The predictions that as many as 40,000 women would be forced to work as prostitutes during the World Cup did not materialize, according to a report released Tuesday by the International Organization for Migration (IOM) and the Swedish development agency Sida.

"We have so far not seen any marked increase in human trafficking from eastern European countries to Germany during the World Cup," Swedish IOM spokesman Fredric Larsson told the AFP news agency.

German police confirmed that prostitution, which has been legal in Germany since 2002, did not rise considerably during the month-long soccer tournament.

"Before the World Cup there were rumors circulating about a large rush of prostitutes," Cologne city spokesman Jürgen Müllenberg said. "But neither legal nor illegal prostitution has significantly risen."
Additionally, Chinese-English news service reports that:
The foyer in Berlin's biggest brothel sports beer flagons shaped like soccer balls and its big screen theater showed live World Cup matches--but for all the anticipation, the tournament has not led to the huge spike in business the German sex industry had hoped for.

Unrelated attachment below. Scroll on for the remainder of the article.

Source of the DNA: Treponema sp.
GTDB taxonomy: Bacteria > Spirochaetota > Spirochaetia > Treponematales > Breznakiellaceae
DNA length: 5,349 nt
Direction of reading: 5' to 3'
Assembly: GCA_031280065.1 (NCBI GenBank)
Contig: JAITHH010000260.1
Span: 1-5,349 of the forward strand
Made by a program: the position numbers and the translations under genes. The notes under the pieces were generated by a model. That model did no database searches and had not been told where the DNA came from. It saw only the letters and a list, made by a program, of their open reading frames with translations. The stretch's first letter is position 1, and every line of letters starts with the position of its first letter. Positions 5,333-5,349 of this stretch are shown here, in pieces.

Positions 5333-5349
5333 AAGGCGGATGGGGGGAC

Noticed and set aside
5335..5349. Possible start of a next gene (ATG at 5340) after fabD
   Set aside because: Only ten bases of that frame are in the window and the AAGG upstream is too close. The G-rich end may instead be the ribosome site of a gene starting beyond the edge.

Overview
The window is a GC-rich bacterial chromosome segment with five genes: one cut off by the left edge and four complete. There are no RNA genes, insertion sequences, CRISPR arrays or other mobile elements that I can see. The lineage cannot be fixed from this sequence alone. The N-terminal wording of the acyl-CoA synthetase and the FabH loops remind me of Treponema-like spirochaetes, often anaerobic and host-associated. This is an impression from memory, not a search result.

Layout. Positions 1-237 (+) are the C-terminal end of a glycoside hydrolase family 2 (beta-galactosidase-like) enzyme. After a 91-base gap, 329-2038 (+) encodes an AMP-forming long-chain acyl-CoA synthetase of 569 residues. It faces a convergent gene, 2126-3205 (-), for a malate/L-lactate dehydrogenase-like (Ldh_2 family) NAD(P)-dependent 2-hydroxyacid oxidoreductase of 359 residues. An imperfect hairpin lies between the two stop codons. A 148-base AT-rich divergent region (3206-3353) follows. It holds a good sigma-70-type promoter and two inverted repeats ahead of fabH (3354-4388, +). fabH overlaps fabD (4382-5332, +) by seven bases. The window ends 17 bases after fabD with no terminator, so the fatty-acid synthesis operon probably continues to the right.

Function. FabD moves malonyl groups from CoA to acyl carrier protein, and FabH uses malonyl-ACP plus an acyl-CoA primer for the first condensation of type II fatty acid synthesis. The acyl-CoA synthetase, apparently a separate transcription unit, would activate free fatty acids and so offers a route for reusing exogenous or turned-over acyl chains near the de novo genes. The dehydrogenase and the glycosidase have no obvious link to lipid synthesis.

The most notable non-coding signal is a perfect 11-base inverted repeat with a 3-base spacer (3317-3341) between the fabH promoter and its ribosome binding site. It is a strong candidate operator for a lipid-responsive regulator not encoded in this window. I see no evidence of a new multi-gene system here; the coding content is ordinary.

The news may come as a relief for those who fretted increased demand could lead to more trafficking of women forced into prostitution--and it hasn't been received all that badly at the brothels either.

Artemis, which opened in September near Berlin's Olympic stadium with an eye on World Cup business, had been expecting as many as 500 customers per day. The actual number of men has been about half that. Still, the business has been steady and--more importantly--none of the fears of soccer hooligans descending upon them has come to pass either.

"We're really happy," said manager Vanessa, who would only give her first name. "There was no stress here--all soft and easy, thank God--though it's not over yet."

New Law Allows Victims to Sue Traffickers

Yesterday, the CBS affiliate in Chicago reports that Illinois Gov. Rod Blagojevich has signed the Illinois Predator Accountability Act, which allows victims of trafficking, pimping and the sex trade to sue their abusers for civil damages, according to a release.

The law, which became effective upon the governor's signing Monday, covers only those acts perpetrated after the enactment of House Bill 1299 -- meaning the survivors who worked more than a year advocating for the new law do not personally benefit by its provisions, according to the release from the Governor's office.